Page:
New York honours small country big on design

Curator Ariana Pradal has brought the show to New York.

New York has been paying tribute to the Swiss-made gadgets that have become household names around the world.

This content was published on March 28, 2003 - 10:20

The Swiss Design exhibition is one of about 100 shows and events of the eight-week "swisspeaks" festival in New York, which Switzerland hopes will strengthen business ties and promote Swiss arts, culture and tourism in the city.

While the Swiss tourist board has taken over a large hall in New York's Grand Central Terminal, the swisspeaks organisers have relegated the Swiss Design exhibition to a small furniture store-cum-gallery in the Soho district.

Instead of reaching a few thousand people each day, only a few dozen are exposed to Swiss design at the Totem Design Gallery.

They are however, the right people.

Design crowd

"It's a lot of the creative people in New York, either in fashion, graphics or the media, as well as architects and designers," explains David Shearer of Totem.

"It's pretty much a cross section of what we in New York call the hip, design crowd."

Whereas there is a brisk trade in the chocolate, cheese and watches at Grand Central, most of the Swiss gadgets at Totem are not even for sale.

Clocks and peelers

The Swiss railway clocks, army knives, and Rex potato peelers, as well as a myriad of other pocket size items, are displayed in cases and on shelves lining the walls.

They surround expensive Italian and French furniture - price tags attached.

"We actually use the store as a vehicle to educate," Shearer says to explain the gallery's philosophy.

"As opposed to a non-profit organisation which involves funding, we actually use the revenue we get from operating a retail location to finance the educational events."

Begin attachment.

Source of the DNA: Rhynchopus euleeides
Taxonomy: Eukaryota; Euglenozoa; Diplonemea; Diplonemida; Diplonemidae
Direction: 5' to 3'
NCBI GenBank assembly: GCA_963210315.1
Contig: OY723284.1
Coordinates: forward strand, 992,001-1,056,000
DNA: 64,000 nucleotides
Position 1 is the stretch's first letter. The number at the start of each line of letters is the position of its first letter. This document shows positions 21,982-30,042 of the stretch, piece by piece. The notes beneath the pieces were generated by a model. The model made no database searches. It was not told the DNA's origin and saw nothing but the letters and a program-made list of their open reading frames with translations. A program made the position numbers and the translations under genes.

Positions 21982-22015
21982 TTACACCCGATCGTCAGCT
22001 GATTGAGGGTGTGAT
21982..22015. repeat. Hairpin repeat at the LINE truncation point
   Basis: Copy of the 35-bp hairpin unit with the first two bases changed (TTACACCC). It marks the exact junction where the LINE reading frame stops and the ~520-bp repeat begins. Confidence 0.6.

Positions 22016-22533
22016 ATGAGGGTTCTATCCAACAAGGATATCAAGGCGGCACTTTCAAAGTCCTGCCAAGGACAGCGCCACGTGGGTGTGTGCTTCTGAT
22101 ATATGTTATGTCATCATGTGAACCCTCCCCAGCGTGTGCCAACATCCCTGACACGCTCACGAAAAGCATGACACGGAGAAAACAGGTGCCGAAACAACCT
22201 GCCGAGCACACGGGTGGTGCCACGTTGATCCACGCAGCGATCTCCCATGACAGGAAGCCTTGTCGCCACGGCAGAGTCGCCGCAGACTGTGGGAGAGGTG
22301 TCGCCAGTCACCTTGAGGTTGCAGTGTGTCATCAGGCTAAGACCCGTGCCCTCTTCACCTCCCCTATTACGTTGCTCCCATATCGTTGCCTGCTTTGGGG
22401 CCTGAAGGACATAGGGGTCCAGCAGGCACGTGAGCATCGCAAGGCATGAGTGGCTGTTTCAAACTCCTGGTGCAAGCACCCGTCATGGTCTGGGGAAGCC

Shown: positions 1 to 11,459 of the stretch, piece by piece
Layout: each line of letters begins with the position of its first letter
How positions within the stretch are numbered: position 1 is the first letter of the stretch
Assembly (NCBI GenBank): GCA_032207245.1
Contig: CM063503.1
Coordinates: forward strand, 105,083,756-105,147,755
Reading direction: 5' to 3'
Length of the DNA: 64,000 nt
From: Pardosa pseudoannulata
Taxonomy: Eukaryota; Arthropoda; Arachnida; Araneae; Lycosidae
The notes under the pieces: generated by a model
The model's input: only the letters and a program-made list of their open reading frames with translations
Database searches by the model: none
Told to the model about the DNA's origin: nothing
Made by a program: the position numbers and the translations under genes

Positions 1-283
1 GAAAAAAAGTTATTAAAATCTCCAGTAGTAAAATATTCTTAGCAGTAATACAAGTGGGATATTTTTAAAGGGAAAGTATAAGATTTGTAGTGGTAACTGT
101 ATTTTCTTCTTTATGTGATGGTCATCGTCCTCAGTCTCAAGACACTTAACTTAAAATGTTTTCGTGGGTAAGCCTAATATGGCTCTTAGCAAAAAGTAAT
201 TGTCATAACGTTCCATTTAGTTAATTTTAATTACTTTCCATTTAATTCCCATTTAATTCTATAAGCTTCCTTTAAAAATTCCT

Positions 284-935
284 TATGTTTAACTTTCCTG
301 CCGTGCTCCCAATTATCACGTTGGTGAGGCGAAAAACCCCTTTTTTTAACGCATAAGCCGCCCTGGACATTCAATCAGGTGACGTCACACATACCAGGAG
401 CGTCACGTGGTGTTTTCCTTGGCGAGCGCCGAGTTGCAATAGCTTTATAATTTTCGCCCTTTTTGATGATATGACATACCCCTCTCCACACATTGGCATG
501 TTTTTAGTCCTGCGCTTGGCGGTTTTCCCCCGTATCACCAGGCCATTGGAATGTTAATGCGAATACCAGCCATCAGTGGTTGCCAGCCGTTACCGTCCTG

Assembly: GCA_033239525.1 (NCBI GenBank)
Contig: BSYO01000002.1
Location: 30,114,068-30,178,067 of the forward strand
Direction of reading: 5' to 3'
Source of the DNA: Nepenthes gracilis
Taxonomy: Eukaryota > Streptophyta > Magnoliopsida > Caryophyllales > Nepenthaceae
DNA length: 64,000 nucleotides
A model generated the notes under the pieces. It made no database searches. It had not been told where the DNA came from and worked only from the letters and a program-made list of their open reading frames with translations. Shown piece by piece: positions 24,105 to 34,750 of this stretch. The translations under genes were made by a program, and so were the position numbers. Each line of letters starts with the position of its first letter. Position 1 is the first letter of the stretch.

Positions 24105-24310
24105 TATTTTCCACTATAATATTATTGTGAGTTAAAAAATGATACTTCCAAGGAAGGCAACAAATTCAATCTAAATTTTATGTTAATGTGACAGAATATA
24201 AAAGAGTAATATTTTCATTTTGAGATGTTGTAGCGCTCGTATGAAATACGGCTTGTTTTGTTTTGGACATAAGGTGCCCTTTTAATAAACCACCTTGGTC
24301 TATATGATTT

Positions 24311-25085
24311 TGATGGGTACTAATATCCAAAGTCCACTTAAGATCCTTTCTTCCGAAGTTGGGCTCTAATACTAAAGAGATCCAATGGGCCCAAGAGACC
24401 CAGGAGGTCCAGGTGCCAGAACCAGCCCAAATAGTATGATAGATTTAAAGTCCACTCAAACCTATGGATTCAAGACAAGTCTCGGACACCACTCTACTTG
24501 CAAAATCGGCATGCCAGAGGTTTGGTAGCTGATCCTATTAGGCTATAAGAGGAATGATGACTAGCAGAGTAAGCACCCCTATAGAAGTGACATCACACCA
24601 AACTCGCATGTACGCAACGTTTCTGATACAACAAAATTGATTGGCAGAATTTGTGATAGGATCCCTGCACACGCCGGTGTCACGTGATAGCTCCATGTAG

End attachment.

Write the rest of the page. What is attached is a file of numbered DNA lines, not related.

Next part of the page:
The Swiss objects are divided into seven categories encompassing classic Swiss design and the latest creations to come out of the country.


The wish of the curators is to show the strength of continuity in Swiss design over the decades.

"Many of the objects displayed were made 50 or 60 years ago, and their product language is so timeless that they are still in demand," says one of the Swiss curators, Ariana Pradal.

Among the "longsellers" is a wooden "Swiss officer's knife" from 1890, displayed beside a more modern stainless steel version.


Also on show is an example of the Helvetica typeface, a Velcro fastener from 1951, a box of Ovaltine drink and a Rex vegetable peeler.

As the accompanying text says, these items are still produced: "They give pleasure and have a history of longevity in a material world," which usually discards its inventions almost as fast as it can make them.

Pradal is not comfortable with the name of the exhibition. She says the exhibition showcases design from Switzerland and not Swiss design, since high craftsmanship is the only common denominator.

"It's incredible how many people in such a small country contribute to design in so many different ways," she says.

Variety and quality

"That's the strength of Swiss design - the variety and quality produced in such a tiny place."

However, the exhibition does not completely succeed in bringing across the practicality of the items.

Modest hand-held vegetable peelers and cake tins sit side by side with high-tech coffee makers.

They are designed to be functional but sit uncomfortably idle on the cold gallery shelves.

Missing are the sounds and smell of coffee being ground or the sight of potatoes being peeled.

Sharpening the senses

The descriptions are a small consolation - witty and curious at the same time:

"Design lengthens limbs and sharpens the senses...we can cut and beat, chop and mow, stir and scrape. Swiss design is strong in these areas."

The section "Small and Beautiful" brings the message across more succinctly: "Respect for the millimetre is essential for ideas to succeed and requires both technical and design expertise."

Examples of this are doorknobs, padlocks, postage stamps, a Logitech computer mouse and precision instruments for eye operations.

Switzerland remains a little country with big - and small - ideas.

swissinfo, Dale Bechtel in New York

In brief

Swiss Design is one of about 100 events and exhibitions at the swisspeaks festival in New York.
The event at the Totem Design Gallery in the Soho District of New York showcases the achievements in Swiss design from the 19th century up to the present day.
It highlights the respect for tradition and quality in modern Swiss design.

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